112. Maximum parking standards for residential and non-residential development should only be set where there is a clear and compelling justification that they are necessary for managing the local road network, or for optimising the density of development in city and town centres and other locations that are well served by public transport (in accordance with chapter 11 of this Framework). In town centres, local authorities should seek to improve the quality of parking so that it is convenient, safe and secure, alongside measures to promote accessibility for pedestrians and cyclists.
113. Planning policies and decisions should recognise the importance of providing adequate overnight lorry parking facilities, taking into account any local shortages, to reduce the risk of parking in locations that lack proper facilities or could cause a nuisance. Proposals for new or expanded distribution centres should make provision for sufficient lorry parking to cater for their anticipated use.
Considering development proposals
114. In assessing sites that may be allocated for development in plans, or specific applications for development, it should be ensured that:
(a) appropriate opportunities to promote sustainable transport modes can be – or have been – taken up, given the type of development and its location;
(b) safe and suitable access to the site can be achieved for all users;
(c) the design of streets, parking areas, other transport elements and the content of associated standards reflects current national guidance, including the National Design Guide and the National Model Design Code 48 ; and
(d) any significant impacts from the development on the transport network (in terms of capacity and congestion), or on highway safety, can be cost effectively mitigated to an acceptable degree.
115. Development should only be prevented or refused on highways grounds if there would be an unacceptable impact on highway safety, or the residual cumulative impacts on the road network would be severe.
116. Within this context, applications for development should:
(a) give priority first to pedestrian and cycle movements, both within the scheme and with neighbouring areas; and second – so far as possible – to facilitating access to high quality public transport, with layouts that maximise the catchment area for bus or other public transport services, and appropriate facilities that encourage public transport use;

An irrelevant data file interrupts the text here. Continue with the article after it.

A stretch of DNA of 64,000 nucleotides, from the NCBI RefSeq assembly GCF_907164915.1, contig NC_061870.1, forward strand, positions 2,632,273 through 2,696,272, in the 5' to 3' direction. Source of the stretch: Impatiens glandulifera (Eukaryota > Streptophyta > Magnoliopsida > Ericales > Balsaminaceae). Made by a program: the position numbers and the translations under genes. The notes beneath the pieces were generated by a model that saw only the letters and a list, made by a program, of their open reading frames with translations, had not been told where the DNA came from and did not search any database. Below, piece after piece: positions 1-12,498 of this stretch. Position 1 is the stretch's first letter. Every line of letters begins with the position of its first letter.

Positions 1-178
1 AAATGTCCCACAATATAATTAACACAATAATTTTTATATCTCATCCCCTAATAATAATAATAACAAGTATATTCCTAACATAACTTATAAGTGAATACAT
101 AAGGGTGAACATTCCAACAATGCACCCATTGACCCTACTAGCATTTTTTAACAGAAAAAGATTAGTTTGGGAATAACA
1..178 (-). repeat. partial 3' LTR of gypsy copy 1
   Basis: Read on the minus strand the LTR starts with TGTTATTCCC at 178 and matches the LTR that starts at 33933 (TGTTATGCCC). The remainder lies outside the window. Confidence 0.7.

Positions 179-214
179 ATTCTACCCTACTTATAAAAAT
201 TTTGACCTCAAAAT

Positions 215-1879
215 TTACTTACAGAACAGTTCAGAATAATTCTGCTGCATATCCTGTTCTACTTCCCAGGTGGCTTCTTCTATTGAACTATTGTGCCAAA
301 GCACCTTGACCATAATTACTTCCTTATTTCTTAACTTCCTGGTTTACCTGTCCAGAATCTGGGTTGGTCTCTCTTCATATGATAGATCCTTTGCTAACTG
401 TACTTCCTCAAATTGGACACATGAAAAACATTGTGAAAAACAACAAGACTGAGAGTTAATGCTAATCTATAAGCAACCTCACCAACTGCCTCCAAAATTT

(b) address the needs of people with disabilities and reduced mobility in relation to all modes of transport;
(c) create places that are safe, secure and attractive – which minimise the scope for conflicts between pedestrians, cyclists and vehicles, avoid unnecessary street clutter, and respond to local character and design standards;
(d) allow for the efficient delivery of goods, and access by service and emergency vehicles; and
(e) be designed to enable charging of plug-in and other ultra-low emission vehicles in safe, accessible and convenient locations.
117. All developments that will generate significant amounts of movement should be required to provide a travel plan, and the application should be supported by a transport statement or transport assessment so that the likely impacts of the proposal can be assessed.
(46) Policies for large scale facilities should, where necessary, be developed through collaboration between strategic policy-making authorities and other relevant bodies. Examples of such facilities include ports, airports, interchanges for rail freight, public transport projects and roadside services. The primary function of roadside services should be to support the safety and welfare of the road user (and most such proposals are unlikely to be nationally significant infrastructure projects). ↩
(48) Policies and decisions should not make use of or reflect the former Design Bulletin 32, which was withdrawn in 2007. ↩